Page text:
Com­put­er sci­ence and en­gi­neer­ing, meet drug R&D. MIT star Tim­o­thy Lu in­ter­twines tech­nolo­gies for an off­beat biotech launch

At 37, Tim­o­thy Lu’s life and work has al­ready spanned sev­er­al sci­en­tif­ic dis­ci­plines and cul­tures. He’s lived in Asia and the US, and af­ter gath­er­ing de­grees in elec­tri­cal en­gi­neer­ing and com­put­er sci­ence at MIT, he struck out to pick up his med­ical de­gree at Har­vard Med and then a PhD at the Har­vard-MIT Health Sci­ences and Tech­nol­o­gy Med­ical En­gi­neer­ing and Med­ical Physics Pro­gram.

Knit­ting that all to­geth­er at the Syn­thet­ic Bi­ol­o­gy Group at MIT, Lu has be­come one of the pi­o­neers in the field, tack­ling dis­ease by cre­at­ing a ge­net­ic cir­cuit pro­gram­ming plat­form that could one day start fix­ing the er­rant code in our ge­net­ics that trig­gers dis­ease.

Af­ter help­ing found a va­ri­ety of dif­fer­ent star­tups, Lu’s fas­ci­na­tion with adap­tive ther­a­pies is push­ing him to launch a new biotech which is com­ing out for its first pub­lic bow af­ter rais­ing $53 mil­lion to cre­ate next-gen cell and gene ther­a­pies at a start­up dubbed Sen­ti Bio­sciences.

Lu is once again on the move, re­lo­cat­ing on sab­bat­i­cal to take the helm of the start­up in the Bay Area as its found­ing CEO. He’s work­ing along­side co-founder Philip Lee, a bio­engi­neer­ing ex­pert with a Berke­ley PhD and an en­tre­pre­neur­ial record at Cel­lA­SIC, a mi­croflu­idics ven­ture which was snapped up by Mer­ck KGaA. Long­time men­tor and MIT pro­fes­sor Jim Collins — who helped found Syn­log­ic with Lu — is along for the ride. And cell en­gi­neer­ing ex­pert Wil­son Wong out of Boston Uni­ver­si­ty is al­so of­fer­ing in­put on the sci­ence.

“I’ve been work­ing in this area for quite a while,” says Lu. “The field re­al­ly has evolved over the past 18 years. We are at the point where we can build fair­ly so­phis­ti­cat­ed ge­net­ic con­structs.”

Fur­ther out on the time hori­zon, it may be pos­si­ble to one day cre­ate a net­work of dis­ease sen­sors that could trig­ger a re­sponse that would stop dis­ease be­fore it ever be­gins. But Lu and his team are acute­ly aware that they’re in the prac­ti­cal prod­uct con­struc­tion phase, build­ing on ear­li­er work that, for in­stance, in­volved de­vel­op­ing an im­munomod­u­la­to­ry gene cir­cuit plat­form that “en­ables tu­mor-spe­cif­ic ex­pres­sion of im­munos­tim­u­la­tors” which could over­come the lim­i­ta­tions of anti­gen dri­ven ther­a­pies.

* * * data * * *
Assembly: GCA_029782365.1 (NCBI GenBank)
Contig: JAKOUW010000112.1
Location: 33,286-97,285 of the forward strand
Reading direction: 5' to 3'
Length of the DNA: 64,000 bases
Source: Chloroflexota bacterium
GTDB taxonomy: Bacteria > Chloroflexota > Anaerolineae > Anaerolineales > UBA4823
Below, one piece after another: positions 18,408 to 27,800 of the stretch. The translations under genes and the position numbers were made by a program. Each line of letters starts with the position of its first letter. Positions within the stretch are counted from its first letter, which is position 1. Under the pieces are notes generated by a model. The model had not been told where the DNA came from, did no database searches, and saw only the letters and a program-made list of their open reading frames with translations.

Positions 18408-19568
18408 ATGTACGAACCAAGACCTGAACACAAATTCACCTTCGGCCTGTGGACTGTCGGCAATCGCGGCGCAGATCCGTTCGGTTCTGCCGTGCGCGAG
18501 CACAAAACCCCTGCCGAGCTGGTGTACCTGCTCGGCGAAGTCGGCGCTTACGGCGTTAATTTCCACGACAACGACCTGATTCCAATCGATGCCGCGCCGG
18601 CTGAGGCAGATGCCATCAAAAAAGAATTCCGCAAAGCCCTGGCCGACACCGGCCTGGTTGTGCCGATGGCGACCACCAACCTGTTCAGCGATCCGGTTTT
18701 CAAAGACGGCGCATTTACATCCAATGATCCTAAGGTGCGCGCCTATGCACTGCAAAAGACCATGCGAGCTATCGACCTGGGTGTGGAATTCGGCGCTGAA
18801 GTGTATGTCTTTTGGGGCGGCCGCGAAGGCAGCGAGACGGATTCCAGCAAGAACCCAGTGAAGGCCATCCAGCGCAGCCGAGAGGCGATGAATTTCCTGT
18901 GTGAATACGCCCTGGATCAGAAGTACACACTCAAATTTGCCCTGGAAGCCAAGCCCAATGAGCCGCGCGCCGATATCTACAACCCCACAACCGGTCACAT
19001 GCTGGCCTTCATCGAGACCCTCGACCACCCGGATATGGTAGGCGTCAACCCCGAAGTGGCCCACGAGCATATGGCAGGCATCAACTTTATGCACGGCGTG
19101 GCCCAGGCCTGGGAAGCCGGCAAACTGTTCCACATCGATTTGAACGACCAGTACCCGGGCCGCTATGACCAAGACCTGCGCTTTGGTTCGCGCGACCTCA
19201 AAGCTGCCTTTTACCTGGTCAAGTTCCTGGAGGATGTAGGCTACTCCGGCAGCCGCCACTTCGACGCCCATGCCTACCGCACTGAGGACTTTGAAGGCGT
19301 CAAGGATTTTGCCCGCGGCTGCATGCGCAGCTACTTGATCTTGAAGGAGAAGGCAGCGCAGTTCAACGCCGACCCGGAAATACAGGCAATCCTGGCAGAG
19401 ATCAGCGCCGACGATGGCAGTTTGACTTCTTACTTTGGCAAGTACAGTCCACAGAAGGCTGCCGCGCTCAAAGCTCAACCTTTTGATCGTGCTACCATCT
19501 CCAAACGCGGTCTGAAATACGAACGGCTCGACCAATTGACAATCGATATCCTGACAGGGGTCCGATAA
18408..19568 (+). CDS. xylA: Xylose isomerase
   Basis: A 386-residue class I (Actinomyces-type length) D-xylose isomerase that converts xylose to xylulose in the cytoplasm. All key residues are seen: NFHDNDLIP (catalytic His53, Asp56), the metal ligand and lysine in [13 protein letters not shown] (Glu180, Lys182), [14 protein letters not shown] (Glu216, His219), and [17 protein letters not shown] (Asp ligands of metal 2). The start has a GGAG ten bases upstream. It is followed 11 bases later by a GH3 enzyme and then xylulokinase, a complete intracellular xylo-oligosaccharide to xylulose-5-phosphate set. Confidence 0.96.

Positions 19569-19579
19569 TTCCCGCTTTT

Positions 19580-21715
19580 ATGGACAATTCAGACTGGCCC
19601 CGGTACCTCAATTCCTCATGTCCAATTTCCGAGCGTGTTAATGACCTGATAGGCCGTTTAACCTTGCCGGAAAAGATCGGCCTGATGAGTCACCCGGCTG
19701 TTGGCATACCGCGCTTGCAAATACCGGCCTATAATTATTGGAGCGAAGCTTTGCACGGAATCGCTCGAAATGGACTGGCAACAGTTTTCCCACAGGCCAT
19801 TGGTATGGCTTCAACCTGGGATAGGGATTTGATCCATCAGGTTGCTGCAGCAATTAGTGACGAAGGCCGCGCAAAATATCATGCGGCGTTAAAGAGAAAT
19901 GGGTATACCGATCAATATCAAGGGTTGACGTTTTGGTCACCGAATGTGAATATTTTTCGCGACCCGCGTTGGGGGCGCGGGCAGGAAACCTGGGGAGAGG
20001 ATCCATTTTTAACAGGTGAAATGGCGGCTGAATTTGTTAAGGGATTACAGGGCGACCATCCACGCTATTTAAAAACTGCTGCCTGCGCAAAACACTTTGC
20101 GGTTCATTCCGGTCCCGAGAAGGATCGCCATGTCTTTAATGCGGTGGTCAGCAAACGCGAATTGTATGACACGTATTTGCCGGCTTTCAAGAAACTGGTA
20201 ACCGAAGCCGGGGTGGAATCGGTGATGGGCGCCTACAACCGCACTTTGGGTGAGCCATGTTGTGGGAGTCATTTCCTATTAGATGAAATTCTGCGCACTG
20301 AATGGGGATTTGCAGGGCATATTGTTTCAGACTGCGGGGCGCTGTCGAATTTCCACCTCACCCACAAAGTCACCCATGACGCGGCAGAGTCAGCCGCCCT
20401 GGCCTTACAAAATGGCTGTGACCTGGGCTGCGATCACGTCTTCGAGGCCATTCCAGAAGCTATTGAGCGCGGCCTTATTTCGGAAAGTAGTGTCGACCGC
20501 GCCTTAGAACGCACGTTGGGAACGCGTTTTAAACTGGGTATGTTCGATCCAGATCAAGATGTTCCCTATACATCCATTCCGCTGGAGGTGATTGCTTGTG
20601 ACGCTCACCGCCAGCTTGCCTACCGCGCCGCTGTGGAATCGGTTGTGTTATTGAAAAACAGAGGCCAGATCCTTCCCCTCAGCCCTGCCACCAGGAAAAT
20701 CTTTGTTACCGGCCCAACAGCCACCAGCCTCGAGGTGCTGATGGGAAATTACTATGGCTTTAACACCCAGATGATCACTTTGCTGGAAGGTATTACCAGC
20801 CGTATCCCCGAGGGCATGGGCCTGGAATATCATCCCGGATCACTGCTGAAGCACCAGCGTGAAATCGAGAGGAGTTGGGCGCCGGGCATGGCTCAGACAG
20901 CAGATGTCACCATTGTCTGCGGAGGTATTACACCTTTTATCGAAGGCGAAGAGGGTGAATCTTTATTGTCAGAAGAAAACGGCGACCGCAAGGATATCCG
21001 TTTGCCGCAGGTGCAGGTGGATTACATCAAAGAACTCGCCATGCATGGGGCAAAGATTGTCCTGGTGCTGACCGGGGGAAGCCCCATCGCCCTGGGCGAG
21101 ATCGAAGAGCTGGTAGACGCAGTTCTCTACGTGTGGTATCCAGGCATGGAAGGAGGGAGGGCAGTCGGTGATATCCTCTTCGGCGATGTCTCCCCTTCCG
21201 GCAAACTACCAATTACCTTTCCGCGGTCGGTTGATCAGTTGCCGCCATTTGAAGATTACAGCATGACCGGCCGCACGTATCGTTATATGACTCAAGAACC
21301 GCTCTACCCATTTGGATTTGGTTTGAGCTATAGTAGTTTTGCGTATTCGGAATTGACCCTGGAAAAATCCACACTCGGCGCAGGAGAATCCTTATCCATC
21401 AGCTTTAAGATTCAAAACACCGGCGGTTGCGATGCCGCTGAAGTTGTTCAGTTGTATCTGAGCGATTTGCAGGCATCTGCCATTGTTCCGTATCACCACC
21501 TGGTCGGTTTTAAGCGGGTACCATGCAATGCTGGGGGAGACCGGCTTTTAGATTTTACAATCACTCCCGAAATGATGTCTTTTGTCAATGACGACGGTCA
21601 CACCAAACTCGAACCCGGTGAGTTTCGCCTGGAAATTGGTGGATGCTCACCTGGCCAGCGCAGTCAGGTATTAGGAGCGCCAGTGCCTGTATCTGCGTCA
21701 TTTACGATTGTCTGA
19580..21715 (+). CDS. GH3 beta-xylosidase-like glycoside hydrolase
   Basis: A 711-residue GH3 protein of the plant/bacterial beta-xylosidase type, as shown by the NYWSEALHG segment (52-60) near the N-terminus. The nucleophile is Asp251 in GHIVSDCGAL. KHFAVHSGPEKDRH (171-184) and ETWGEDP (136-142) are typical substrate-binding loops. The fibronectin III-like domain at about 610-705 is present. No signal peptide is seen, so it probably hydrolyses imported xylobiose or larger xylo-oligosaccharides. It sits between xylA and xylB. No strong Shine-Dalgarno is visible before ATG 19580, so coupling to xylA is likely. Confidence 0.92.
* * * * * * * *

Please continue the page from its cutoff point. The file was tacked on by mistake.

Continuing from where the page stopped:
Lu stress­es that he has his eye on fil­ing an IND in the not too dis­tant fu­ture. Along the way he’d like to at­tract phar­ma part­ners. And the core team of 20 will now ex­pand to close to 40 staffers.

“Our goal is to pur­sue clin­i­cal ap­pli­ca­tions, move to­ward an IND,” he says. And they have the fund­ing to get a lead can­di­date and get close to en­ter­ing the clin­ic in the next 2.5 to 3 years.

The team brings to­geth­er sci­en­tists and ad­vi­sors that al­so span nu­mer­ous fields, com­ing from MIT, the Wyss In­sti­tute at Har­vard, MD An­der­son, Boston Uni­ver­sityand ETH Zurich. His syn­di­cate al­so re­flects an un­usu­al blend of bio­phar­ma and some tech in­vestors you usu­al­ly don’t find mix­ing in the drug de­vel­op­ment world. New En­ter­prise As­so­ci­ates led the round, with par­tic­i­pa­tion from 8VC, Am­gen Ven­tures, Pear Ven­tures, Lux Cap­i­tal, Men­lo Ven­tures, Allen & Com­pa­ny, Nest.Bio, Omega Funds, Good­man Cap­i­tal, and Life­Force Cap­i­tal.

“De­sign­ing ge­net­ic cir­cuits is not easy,” Lu tells me. “It re­quires a lot of en­gi­neer­ing and plat­form build­ing to build, test and learn.” The au­toma­tion and com­pu­ta­tion­al tools need­ed to make it work was the kind of sto­ry that res­onat­ed with tech in­vestors, he adds.

In the mean­time, his broth­er Jef­frey is al­so at work in the Bay Area build­ing En­gine Bio­sciences, which will fo­cus more on nat­ur­al ge­net­ic cir­cuits while Tim­o­thy Lu stays fo­cused more on syn­thet­ic tech.


Im­age: Tim­o­thy Lu. MIT CAM­PAIGN FOR A BET­TER WORLD

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